Okay, maybe it’s not for everyone.
A week or so ago I wrote about Annie Lennox’s Christmas album, how intrigued I was. I bought it. Got the last copy in the store. I’ve listened to it several times, most recently during a long car trip with my sister and my husband.
We needed cheering and we had brought tunes, including some new holiday albums.
Of a dozen tracks on A Christmas Cornucopia, I can honestly say only five will make it to my iPod. It’s not the arrangements. They’re original and inventive.
It’s Annie’s voice. What makes her an artist with her own music doesn’t quite seem to work for Christmas. There’s a harshness to the sound. A little too jarring.
Maybe it’s me. Maybe when it comes to Christmas music, I’m more of a traditionalist than I thought.
But wait. There’s Florence K, a young woman from Quebec, and her album, Havana Angels. Also original. Also inventive. Great arrangements. Talented musician. A voice filled with soul. And she’s only 26!
(Aside: if you follow dancing shows on television ((and I do)), you may have noticed the elegant young man dancing in Florence’s video is Francis Lafreniere from So You think you can Dance Canada. I was glad to see him showcased. He’s a wonderful dancer and a true romantic, having proposed to his girlfriend live on the show’s finale. She said yes of course. I mean, who wouldn’t?)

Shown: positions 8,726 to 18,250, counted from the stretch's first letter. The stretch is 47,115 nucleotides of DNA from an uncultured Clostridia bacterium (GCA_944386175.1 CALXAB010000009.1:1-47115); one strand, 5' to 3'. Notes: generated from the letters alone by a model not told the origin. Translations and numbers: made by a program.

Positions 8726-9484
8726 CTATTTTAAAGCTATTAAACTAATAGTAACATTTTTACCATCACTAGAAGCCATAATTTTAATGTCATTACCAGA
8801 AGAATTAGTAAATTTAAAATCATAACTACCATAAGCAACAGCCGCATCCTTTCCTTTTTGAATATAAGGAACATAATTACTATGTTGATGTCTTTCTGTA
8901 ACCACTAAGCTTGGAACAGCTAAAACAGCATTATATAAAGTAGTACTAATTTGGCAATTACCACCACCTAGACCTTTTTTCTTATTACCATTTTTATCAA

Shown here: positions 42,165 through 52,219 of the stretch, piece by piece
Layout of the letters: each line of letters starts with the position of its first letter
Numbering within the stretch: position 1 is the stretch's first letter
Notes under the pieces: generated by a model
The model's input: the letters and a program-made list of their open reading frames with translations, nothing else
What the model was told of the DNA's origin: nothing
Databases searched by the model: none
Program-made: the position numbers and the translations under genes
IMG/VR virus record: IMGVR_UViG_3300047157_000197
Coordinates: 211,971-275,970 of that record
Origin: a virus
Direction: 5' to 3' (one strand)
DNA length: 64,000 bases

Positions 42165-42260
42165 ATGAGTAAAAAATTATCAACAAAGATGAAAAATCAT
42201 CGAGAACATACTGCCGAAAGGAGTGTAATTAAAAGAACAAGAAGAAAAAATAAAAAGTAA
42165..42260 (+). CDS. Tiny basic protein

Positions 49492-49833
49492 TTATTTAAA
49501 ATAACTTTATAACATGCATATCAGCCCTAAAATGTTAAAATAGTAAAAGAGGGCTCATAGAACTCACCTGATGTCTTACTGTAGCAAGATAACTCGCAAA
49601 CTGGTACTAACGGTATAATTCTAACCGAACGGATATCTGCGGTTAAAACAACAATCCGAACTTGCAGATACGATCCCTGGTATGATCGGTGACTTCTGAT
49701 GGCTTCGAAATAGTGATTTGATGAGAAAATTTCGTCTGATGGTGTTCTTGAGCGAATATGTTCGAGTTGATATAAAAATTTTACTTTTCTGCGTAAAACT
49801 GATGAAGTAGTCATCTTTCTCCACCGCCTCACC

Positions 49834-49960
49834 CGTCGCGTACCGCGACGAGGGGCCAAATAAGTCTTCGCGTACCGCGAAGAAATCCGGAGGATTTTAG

Havana Angels was one of my sister’s contributions to the road trip. She knows music, especially Canadian music. I’m fortunate to know people who regularly introduce me to music and musicians I would likely never find otherwise. Everything on Havana Angels will soon be on my iPod.
So I suppose as far as A Christmas Cornucopia is concerned, it really does come down to Annie herself. It was a valiant effort. And I still really love Universal Child, a song from the album that Annie wrote herself to raise money for HIV/AIDS treatment for mothers and children. This version is from a fundraising performance on American Idol.
This is when Annie Lennox is at her best.